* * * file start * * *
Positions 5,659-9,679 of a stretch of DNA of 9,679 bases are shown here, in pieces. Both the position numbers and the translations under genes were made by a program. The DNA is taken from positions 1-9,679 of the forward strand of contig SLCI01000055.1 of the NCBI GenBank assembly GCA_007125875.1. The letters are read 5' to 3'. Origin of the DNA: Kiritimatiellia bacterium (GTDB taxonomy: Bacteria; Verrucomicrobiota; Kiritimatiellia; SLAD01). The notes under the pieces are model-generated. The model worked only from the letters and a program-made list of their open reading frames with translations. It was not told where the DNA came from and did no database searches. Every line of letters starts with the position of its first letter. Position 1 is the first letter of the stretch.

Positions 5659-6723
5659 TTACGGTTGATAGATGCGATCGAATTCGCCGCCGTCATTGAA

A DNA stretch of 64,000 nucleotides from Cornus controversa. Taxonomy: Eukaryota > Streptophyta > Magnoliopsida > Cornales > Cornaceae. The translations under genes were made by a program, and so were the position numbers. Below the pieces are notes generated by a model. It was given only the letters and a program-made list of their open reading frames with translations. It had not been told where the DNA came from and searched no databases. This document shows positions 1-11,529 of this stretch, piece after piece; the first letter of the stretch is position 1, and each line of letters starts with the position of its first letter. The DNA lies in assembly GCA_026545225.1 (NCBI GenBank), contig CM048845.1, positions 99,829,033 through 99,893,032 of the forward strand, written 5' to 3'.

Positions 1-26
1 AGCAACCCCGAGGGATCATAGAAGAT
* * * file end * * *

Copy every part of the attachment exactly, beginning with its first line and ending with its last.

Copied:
Positions 5,659-9,679 of a stretch of DNA of 9,679 bases are shown here, in pieces. Both the position numbers and the translations under genes were made by a program. The DNA is taken from positions 1-9,679 of the forward strand of contig SLCI01000055.1 of the NCBI GenBank assembly GCA_007125875.1. The letters are read 5' to 3'. Origin of the DNA: Kiritimatiellia bacterium (GTDB taxonomy: Bacteria; Verrucomicrobiota; Kiritimatiellia; SLAD01). The notes under the pieces are model-generated. The model worked only from the letters and a program-made list of their open reading frames with translations. It was not told where the DNA came from and did no database searches. Every line of letters starts with the position of its first letter. Position 1 is the first letter of the stretch.

Positions 5659-6723
5659 TTACGGTTGATAGATGCGATCGAATTCGCCGCCGTCATTGAA

A DNA stretch of 64,000 nucleotides from Cornus controversa. Taxonomy: Eukaryota > Streptophyta > Magnoliopsida > Cornales > Cornaceae. The translations under genes were made by a program, and so were the position numbers. Below the pieces are notes generated by a model. It was given only the letters and a program-made list of their open reading frames with translations. It had not been told where the DNA came from and searched no databases. This document shows positions 1-11,529 of this stretch, piece after piece; the first letter of the stretch is position 1, and each line of letters starts with the position of its first letter. The DNA lies in assembly GCA_026545225.1 (NCBI GenBank), contig CM048845.1, positions 99,829,033 through 99,893,032 of the forward strand, written 5' to 3'.

Positions 1-26
1 AGCAACCCCGAGGGATCATAGAAGAT